How to fix the apt-key deprecated warning in Ubuntu

How to fix the apt-key deprecated warning in Ubuntu

How to fix the apt-key deprecated warning in Ubuntu? Allow me to paint the picture for you. It is time to update or upgrade your Linux desktop or server, which is something that must be done on a consistent and regular basis. You launch the terminal window and run the apt-get update command, only to have the following warning prompt appear on the screen:

The key is saved in the legacy trusted.gpg keyring (/etc/apt/trusted.gpg); for more information, refer to the DEPRECATION section of the apt-key(8) man page.

The apt-key command has been deprecated for quite some time, and it is quite likely that it will stop functioning properly at some point in the future. However, the warning that was just displayed will not prevent you from running the update. One of the reasons why apt-key has been deprecated is because it had the potential to result in the system accepting signatures from third-party keyholders for all other repositories configured on your system that do not have a signed-by option. This is one of the reasons why apt-key has been deprecated.

If something like that were to occur, any unofficial apt repository that had a signing key added to /etc/apt/trusted.gpg or /etc/apt/trusted.gpg.d would be able to replace any package that was currently installed on the system. Should a third-party repository contain malicious code, this could result in serious security issues in the future.

There are two distinct approaches to resolving this issue.

How to fix the apt-key error in the most efficient way possible.

Because it is manual and requires you to go through your list of keys one at a time, the first approach will take you a little bit of time to complete. Here are the steps:

Launch a window for the terminal and type in the following command:

sudo apt-key list

This will result in multiple entries, the number of which is proportional to the number of sources that you have added to the system and has the following format:

pub rsa4096 2022-01-31 [SC] [expires: 2024-01-31]

uid: DF44 CF0E 1930 9195 C106 9AFE 6299 3C72 4218 647E DF44 CF0E 1930 9195 C106 9AFE 4218 647E DF44 CF0E 1930 9195 C106 9A Vivaldi Package Composer KEY08 <[email protected]>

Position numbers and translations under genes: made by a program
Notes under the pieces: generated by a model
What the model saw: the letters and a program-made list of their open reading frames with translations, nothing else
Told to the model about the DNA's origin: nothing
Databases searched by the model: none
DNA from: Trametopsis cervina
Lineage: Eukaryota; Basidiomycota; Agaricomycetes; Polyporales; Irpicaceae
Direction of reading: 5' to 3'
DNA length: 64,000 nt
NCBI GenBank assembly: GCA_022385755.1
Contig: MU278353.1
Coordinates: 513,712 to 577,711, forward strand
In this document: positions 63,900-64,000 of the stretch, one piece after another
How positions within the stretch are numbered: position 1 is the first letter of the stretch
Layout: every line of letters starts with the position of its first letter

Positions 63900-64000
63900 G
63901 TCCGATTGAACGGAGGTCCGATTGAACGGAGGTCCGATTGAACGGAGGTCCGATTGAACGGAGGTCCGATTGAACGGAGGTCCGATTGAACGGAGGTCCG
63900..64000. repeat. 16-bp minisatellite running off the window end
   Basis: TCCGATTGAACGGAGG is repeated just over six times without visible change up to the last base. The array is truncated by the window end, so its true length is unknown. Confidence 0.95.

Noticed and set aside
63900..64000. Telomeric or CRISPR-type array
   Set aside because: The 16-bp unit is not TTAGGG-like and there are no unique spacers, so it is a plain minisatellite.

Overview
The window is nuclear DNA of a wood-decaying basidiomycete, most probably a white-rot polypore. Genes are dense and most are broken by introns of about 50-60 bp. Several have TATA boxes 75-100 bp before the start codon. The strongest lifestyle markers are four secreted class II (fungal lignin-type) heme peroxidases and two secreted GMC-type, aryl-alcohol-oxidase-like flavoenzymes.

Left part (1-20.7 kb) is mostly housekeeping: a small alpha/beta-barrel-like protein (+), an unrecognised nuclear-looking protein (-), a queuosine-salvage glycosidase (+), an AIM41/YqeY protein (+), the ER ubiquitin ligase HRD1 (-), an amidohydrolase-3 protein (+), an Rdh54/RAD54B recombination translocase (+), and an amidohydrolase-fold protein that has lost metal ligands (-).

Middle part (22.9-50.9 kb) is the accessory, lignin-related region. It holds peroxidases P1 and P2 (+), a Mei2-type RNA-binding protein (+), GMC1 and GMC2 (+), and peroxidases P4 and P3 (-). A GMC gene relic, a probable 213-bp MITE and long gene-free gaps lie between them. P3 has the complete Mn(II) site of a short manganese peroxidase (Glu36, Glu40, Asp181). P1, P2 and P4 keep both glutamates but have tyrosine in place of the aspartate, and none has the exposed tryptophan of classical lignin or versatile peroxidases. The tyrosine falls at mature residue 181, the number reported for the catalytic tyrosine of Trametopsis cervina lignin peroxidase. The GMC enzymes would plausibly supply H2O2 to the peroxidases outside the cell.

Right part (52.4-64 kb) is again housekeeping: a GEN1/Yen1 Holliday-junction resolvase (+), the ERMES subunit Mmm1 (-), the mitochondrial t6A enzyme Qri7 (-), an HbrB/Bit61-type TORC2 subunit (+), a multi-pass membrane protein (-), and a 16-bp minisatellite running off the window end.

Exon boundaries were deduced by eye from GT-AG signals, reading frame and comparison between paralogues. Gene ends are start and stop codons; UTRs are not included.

sub rsa4096 2022-01-31 [E] [expires: 2024-01-31

In order to fix the issue, you will first need to copy the last eight characters of the second line (in the example given above, this would be 4218647E), and then you will need to run the following command:

Using the command sudo apt-key export 4218647E followed by sudo gpg –de armour -o /etc/apt/trusted.gpg.d/vivaldi.gpg, you can export your apt-key.

It is essential to modify not only the last eight digits of the key but also the name at the very end of the key in order to match it. As you can see, the key that I’m attempting to repair is Vivaldi’s.

You are going to need to perform this for each and every key that gives you the apt-key warning. You will be presented with the same warning, but the reason for this is that you are piping the output of the apt-key command to the gpg –de armor command. When you have completed correcting each item, you will no longer see the warning when you run apt-key update.

How to quickly fix the apt-key problem and get back to work.

The time it takes to complete the previous approach is directly proportional to the number of keys that contain errors. This can be accomplished in a more expedient manner. Nevertheless, this approach isn’t officially suggested, and using it could result in complications. Before attempting this, it is strongly suggested that you perform a trial run on a computer that is not used for production, or at the least, create a backup or take a snapshot of your virtual machine, if that is how you install Linux.

To fast resolve the issue, please perform the following steps:

Launch a window for the terminal.

Use the command cd /etc/apt to move into the apt directory.

Use the command sudo cp trusted.gpg trusted.gpg.d to copy the trusted.gpg file into the trusted.gpg.d directory.

The aforementioned approach, which I’ve found to be ineffective on some machines, is not one of those. For example, if you are using Jammy Jellyfish (Ubuntu 22.04), you will not find the file trusted. gpg in the /etc/apt directory; nevertheless, you will find the file trusted.gpg.d. If such is the case, then you will have to carry out the tasks the old-fashioned way.

In either case, you need to perform this fix as soon as possible because, at some time in the future, the apt-key will stop functioning properly. In the event that this occurs, you may discover that your Ubuntu Servers and Desktops are unable to update or upgrade, which is something that you most definitely do not want to happen. Upgrades are essential to maintaining the safety of Linux instances that are now running, therefore make sure that this warning is resolved so that you do not run into problems in the future.

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